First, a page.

Just try to think of that conversation you always avoid or divert or simply ignore. Why are certain topics so sensitive, so touchy? This is because we have strong feelings associated with them. In a way, we identify ourselves deeply in those events. We avoid certain confrontations to keep our identity safe. We misguidedly keep running away to avoid suffering, and ultimately just end up prolonging it even further.

Because you identify yourself as a loyal wife, you keep putting up with your husband’s tantrums even when it disturbs you mentally. Because you identify yourself as a weak person, you tend to stay quiet even when someone takes advantage of you.

Behaviour is governed not just by our genes or emotions. Identity has a very big part to play in it as well. We behave a certain way to strengthen (or preserve) the image we create for ourselves.

This is exactly why we need to reflect on how we see ourselves and introspect if that is true. But even more importantly, we need to let go of our vision and ALL the ideas that we have for ourselves. When we let go of our identity, we also shrug off the chains of limitations and lies that we had tied ourselves into.

4. Identity is a lie

Identity does us no good and yet we hold onto it dearly because we feel it is the ultimate truth. We perceive the words that others speak about us and those which we use for ourselves as truth and nothing but complete truth. But it rarely happens that our vision matches with how we are perceived by others. This is the identity’s hypocrisy. It narrows our scope down and forces us to visualize ourselves in an absolute rigid definition when it has no definite form itself.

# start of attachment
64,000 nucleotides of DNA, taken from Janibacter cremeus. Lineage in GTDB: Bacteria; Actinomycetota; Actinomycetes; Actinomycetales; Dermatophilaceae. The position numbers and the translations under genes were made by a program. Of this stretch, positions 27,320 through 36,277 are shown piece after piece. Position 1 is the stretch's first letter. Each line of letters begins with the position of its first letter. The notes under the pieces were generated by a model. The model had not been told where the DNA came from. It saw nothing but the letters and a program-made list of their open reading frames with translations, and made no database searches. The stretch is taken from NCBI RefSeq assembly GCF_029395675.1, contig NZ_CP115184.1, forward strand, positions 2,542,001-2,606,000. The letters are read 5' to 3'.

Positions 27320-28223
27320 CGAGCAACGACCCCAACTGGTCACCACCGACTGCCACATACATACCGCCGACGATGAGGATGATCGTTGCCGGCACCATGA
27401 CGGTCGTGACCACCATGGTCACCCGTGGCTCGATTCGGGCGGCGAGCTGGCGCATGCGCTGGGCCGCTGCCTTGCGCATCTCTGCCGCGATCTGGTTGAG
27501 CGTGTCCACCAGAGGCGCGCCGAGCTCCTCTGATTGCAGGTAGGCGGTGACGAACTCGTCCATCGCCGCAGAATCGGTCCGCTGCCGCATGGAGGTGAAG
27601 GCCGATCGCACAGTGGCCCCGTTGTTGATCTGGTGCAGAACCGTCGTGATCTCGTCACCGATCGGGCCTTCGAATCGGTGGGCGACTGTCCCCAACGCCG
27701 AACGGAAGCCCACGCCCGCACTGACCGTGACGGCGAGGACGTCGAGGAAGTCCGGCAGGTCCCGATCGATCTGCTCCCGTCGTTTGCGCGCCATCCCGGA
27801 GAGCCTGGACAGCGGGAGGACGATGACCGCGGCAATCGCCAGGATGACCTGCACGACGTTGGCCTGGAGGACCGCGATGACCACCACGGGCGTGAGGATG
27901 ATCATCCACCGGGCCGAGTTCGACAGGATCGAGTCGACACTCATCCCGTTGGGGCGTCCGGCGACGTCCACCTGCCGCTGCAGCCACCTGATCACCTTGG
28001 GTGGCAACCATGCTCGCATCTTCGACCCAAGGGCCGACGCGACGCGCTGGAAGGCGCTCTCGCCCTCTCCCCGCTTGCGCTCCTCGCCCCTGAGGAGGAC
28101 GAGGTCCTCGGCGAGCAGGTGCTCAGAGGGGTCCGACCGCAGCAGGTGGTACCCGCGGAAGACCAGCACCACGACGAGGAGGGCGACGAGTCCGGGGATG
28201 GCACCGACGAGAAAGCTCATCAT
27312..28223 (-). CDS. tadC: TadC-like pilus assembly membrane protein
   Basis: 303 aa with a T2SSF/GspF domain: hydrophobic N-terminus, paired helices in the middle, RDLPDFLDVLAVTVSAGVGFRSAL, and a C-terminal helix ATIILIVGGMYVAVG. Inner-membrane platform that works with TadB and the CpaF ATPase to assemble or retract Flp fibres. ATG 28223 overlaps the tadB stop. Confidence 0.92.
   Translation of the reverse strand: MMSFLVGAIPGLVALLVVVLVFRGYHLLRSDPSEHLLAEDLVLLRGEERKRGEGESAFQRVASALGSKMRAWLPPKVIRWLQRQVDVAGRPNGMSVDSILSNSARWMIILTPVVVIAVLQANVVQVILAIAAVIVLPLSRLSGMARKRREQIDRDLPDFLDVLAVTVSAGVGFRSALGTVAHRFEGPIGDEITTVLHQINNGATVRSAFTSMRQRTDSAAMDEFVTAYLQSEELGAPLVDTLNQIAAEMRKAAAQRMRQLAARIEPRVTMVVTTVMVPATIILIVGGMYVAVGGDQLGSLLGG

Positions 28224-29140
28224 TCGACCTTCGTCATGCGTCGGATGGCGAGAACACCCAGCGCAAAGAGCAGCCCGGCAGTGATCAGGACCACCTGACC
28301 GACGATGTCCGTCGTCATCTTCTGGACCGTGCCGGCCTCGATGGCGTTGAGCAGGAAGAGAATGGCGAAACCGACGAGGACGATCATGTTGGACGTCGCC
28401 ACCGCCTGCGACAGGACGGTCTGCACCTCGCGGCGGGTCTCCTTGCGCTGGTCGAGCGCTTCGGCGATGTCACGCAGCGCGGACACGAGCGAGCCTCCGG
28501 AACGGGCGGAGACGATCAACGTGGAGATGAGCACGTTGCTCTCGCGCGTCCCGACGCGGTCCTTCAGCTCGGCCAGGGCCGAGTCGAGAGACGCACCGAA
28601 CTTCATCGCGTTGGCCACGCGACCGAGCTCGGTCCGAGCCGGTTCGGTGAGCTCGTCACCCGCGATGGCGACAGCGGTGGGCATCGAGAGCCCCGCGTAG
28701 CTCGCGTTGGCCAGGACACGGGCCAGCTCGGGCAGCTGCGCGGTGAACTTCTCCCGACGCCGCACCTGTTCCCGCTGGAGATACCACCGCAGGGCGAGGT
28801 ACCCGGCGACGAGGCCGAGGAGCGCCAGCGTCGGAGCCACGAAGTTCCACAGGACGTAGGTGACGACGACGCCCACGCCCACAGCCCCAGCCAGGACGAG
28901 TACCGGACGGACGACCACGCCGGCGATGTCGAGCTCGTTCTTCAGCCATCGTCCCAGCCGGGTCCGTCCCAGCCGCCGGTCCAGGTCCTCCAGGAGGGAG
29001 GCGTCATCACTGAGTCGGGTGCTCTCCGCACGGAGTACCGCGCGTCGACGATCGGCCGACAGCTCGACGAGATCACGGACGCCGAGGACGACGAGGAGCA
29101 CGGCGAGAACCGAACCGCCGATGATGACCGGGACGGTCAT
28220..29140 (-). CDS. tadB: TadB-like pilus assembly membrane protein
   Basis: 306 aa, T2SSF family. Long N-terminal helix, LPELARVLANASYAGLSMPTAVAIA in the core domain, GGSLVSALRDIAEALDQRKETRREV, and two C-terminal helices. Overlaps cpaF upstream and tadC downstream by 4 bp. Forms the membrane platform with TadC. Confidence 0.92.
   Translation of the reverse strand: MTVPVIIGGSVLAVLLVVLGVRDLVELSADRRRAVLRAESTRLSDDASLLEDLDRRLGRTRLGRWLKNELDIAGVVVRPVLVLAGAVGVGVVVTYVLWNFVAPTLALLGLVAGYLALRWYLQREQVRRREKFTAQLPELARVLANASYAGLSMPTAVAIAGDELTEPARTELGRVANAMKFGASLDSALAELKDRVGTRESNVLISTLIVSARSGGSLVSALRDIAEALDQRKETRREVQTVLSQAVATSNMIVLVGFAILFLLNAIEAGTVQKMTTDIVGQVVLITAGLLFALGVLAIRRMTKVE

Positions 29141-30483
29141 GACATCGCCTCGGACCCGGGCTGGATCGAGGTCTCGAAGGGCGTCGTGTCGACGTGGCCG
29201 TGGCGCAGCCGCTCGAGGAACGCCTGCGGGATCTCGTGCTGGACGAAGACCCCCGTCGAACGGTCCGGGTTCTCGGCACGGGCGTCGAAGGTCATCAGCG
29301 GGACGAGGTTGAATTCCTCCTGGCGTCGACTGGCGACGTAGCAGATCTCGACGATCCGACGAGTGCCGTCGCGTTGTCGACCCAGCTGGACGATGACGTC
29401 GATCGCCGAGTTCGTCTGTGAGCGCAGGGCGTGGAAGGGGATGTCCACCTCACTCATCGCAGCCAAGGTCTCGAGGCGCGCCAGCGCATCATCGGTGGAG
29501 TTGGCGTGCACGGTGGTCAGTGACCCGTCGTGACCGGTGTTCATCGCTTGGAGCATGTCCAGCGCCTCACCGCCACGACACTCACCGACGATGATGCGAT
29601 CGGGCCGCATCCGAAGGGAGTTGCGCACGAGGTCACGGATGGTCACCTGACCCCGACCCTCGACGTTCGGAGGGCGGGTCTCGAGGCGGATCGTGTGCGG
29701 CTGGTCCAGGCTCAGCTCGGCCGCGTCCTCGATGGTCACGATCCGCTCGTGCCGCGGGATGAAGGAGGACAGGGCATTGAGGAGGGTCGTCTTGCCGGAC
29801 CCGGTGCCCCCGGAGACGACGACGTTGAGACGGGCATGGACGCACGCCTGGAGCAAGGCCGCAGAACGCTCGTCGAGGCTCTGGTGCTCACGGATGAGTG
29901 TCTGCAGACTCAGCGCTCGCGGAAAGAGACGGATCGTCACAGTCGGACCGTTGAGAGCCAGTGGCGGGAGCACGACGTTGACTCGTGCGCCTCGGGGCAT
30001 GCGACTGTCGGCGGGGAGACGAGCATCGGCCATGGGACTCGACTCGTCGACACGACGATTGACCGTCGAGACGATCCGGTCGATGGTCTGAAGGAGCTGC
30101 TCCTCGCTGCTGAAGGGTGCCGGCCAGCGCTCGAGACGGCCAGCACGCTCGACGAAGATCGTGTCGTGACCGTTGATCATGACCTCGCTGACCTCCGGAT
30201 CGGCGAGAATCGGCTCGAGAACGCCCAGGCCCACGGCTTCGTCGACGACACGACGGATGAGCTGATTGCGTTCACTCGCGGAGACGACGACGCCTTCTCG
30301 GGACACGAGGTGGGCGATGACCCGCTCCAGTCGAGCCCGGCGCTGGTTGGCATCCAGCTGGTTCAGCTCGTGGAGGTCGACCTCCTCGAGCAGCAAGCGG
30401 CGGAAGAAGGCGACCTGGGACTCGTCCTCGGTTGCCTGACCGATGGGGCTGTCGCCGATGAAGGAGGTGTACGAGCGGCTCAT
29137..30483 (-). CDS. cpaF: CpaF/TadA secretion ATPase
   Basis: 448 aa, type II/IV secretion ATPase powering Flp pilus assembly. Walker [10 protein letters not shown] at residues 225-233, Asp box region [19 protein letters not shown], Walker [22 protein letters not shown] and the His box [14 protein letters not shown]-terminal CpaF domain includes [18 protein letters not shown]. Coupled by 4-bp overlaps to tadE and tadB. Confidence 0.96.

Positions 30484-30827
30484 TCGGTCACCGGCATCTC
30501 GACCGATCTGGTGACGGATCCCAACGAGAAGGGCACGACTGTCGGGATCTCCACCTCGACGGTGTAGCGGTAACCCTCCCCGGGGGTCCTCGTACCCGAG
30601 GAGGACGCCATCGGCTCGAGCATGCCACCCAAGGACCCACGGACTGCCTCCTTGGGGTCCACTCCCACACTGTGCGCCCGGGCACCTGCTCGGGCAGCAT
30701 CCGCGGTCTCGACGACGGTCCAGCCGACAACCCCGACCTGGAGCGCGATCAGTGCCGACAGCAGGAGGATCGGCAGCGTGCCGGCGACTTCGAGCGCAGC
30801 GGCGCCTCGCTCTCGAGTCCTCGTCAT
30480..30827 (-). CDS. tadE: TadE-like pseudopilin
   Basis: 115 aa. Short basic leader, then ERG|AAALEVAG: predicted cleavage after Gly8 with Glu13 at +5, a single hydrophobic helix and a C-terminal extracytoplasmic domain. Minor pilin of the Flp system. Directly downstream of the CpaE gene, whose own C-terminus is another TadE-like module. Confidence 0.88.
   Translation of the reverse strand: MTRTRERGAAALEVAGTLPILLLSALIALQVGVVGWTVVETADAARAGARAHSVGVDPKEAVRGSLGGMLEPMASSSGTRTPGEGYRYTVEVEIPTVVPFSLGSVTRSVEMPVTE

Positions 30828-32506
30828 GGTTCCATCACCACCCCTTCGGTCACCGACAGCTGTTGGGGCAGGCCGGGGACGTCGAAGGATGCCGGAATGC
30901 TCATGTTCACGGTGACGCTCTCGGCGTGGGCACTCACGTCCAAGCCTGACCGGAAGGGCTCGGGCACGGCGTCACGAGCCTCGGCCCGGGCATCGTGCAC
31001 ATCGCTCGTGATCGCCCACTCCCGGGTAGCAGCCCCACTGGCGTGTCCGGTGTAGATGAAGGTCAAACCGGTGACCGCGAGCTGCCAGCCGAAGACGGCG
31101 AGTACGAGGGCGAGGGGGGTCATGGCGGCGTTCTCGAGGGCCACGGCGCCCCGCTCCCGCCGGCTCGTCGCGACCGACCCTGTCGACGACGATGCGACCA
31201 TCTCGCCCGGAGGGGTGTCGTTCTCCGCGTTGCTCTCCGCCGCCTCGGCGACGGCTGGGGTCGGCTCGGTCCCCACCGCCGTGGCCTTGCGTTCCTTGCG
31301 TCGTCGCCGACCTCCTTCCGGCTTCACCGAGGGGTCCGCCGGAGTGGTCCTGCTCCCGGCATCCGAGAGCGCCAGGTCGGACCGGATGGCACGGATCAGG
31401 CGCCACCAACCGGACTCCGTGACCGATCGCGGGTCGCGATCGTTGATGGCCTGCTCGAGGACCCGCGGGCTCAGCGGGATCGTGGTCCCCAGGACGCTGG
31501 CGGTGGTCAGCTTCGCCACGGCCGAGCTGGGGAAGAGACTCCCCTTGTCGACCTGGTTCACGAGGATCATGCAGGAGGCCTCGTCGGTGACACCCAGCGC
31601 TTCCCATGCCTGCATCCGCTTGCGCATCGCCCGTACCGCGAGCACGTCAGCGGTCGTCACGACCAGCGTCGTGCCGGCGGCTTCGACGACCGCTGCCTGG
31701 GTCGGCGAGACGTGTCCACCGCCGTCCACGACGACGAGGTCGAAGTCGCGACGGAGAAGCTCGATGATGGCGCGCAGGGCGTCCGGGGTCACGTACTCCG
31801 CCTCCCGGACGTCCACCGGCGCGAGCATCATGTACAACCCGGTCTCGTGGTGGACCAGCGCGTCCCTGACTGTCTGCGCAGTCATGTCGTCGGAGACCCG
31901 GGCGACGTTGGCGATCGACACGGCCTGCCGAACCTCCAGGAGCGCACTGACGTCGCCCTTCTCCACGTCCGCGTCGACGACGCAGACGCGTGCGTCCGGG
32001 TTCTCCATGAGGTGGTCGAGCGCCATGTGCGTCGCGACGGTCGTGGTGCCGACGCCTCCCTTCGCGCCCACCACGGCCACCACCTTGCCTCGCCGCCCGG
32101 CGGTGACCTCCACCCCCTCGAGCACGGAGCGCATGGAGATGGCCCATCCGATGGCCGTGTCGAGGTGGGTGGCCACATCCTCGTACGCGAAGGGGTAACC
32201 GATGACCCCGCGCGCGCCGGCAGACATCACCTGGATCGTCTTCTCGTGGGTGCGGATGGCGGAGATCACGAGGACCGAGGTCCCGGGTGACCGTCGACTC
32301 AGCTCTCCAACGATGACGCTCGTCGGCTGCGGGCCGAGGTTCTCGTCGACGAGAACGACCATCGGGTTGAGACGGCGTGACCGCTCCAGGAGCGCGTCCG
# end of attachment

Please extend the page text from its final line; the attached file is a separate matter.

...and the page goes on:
Source: Pixabay

Identity is subjective. Thus, there can be no question about the truth anyway. Identity, much like reality, is just a figment of our imagination. There is no singular identity. Just like there is no one reality.

In fact, it is seldom our opinion which forms the basis of our identity. As quoted by Cooley,

“I am not what I think I am, I am not what you think I am, I am what I think you think I am”

Let me point out another hypocrisy of identity. We acquire things in a pursuit to define ourselves. So, we collect trophies, medals, certificates, cars, mobile phones because we believe this is how we would be identified. We own things to give ourselves recognition, but in the end, it is the things we do not own that end up defining ourselves. That is exactly what happens in our messed-up brain.

So, while others may see us as the guy with an awesome car, we keep thinking about the big mansion we do not own. And that guy who we identity for his sprawling bungalow, describes himself as the unfortunate widower who has no children. See, how deceptive identity can be. Therefore, it is better to let go of it in its entirety.